area of the event and sent emails to parents letting them know about the job opportunities in their area schools with details about their upcoming hiring event and a link to the Google form for those interested. The email highlighted the benefits of working in a school nutrition program related to hours, benefits and non-weekend/holiday work schedule. We also included information about sharing the information with their non-parent friends in the community. We also posted information and the link on our social media accounts as well.” FM: What was the general skill level of the individuals hired and what/how much training did they receive? Hanlin: “These events were solely for hiring our Food Service Assistant team members. Manager hiring was handled through our normal process as most of those applicants are internal. All our new team members go through a 10 week on-boarding process which includes hands on and videos training and completion of a 30- hour Orientation for Nutrition Employees (O.N.E.) course provided by our state agency.”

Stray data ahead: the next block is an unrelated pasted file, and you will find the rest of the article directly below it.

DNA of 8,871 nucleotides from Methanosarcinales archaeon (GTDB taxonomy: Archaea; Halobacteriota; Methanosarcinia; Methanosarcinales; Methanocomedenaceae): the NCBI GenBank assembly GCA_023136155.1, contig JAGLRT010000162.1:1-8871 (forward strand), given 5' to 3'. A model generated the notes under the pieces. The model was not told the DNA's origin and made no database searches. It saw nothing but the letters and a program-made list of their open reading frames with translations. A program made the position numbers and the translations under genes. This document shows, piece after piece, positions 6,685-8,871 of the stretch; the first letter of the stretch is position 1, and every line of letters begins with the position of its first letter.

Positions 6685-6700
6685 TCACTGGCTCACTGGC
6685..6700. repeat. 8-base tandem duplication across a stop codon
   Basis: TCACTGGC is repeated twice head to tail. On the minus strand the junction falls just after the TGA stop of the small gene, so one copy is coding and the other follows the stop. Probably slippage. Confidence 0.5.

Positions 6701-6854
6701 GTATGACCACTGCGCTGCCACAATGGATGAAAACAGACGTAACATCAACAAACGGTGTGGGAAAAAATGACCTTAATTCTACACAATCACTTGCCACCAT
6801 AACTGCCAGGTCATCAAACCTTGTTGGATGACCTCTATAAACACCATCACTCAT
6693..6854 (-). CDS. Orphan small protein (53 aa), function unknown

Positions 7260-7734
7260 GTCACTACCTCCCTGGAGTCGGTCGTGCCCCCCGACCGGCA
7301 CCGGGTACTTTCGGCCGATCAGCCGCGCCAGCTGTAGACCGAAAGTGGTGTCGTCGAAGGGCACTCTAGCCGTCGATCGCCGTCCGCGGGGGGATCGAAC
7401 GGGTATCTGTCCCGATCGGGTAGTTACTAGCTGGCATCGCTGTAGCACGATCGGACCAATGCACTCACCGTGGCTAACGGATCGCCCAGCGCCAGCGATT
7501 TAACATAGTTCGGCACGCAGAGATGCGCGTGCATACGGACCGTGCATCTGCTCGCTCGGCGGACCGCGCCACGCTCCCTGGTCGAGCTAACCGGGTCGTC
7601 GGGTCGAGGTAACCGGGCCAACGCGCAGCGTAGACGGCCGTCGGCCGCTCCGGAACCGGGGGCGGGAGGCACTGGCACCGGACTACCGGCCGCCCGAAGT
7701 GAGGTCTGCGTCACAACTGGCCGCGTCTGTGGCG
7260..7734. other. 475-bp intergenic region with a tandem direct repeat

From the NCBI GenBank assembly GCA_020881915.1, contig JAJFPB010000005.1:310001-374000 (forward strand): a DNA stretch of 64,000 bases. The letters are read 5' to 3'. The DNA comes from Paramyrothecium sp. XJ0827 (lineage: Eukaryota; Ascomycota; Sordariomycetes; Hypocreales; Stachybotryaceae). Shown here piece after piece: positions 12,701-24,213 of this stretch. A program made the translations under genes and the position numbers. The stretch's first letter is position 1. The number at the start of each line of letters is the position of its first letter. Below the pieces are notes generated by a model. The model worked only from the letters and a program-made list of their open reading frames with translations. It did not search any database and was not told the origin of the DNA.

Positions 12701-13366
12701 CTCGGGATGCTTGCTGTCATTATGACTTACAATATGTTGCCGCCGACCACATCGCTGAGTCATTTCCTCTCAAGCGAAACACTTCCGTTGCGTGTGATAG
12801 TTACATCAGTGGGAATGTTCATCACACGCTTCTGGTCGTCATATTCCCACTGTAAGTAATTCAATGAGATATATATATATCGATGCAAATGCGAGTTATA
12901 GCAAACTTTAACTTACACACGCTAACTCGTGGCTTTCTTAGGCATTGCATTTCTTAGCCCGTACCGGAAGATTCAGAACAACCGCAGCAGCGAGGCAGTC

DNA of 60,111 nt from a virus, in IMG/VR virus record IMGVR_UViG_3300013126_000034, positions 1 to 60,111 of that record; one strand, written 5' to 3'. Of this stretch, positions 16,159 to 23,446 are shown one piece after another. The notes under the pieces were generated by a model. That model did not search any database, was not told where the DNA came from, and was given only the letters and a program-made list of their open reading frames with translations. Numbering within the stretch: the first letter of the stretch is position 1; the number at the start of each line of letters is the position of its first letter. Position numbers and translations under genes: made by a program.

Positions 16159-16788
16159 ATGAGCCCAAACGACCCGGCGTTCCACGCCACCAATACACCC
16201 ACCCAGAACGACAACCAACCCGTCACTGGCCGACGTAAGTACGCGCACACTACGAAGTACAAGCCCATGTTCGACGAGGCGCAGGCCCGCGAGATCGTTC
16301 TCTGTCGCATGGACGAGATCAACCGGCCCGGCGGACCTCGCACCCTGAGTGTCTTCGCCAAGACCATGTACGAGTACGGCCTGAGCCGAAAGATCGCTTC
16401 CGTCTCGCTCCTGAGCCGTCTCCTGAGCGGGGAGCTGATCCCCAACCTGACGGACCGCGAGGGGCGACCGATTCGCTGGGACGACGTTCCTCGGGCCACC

Mike Buzalka

The University of Nebraska Lincoln recently installed a micro-farm in one of its dining halls to provide ultra-fresh herbs and microgreens to dishes served in the venue.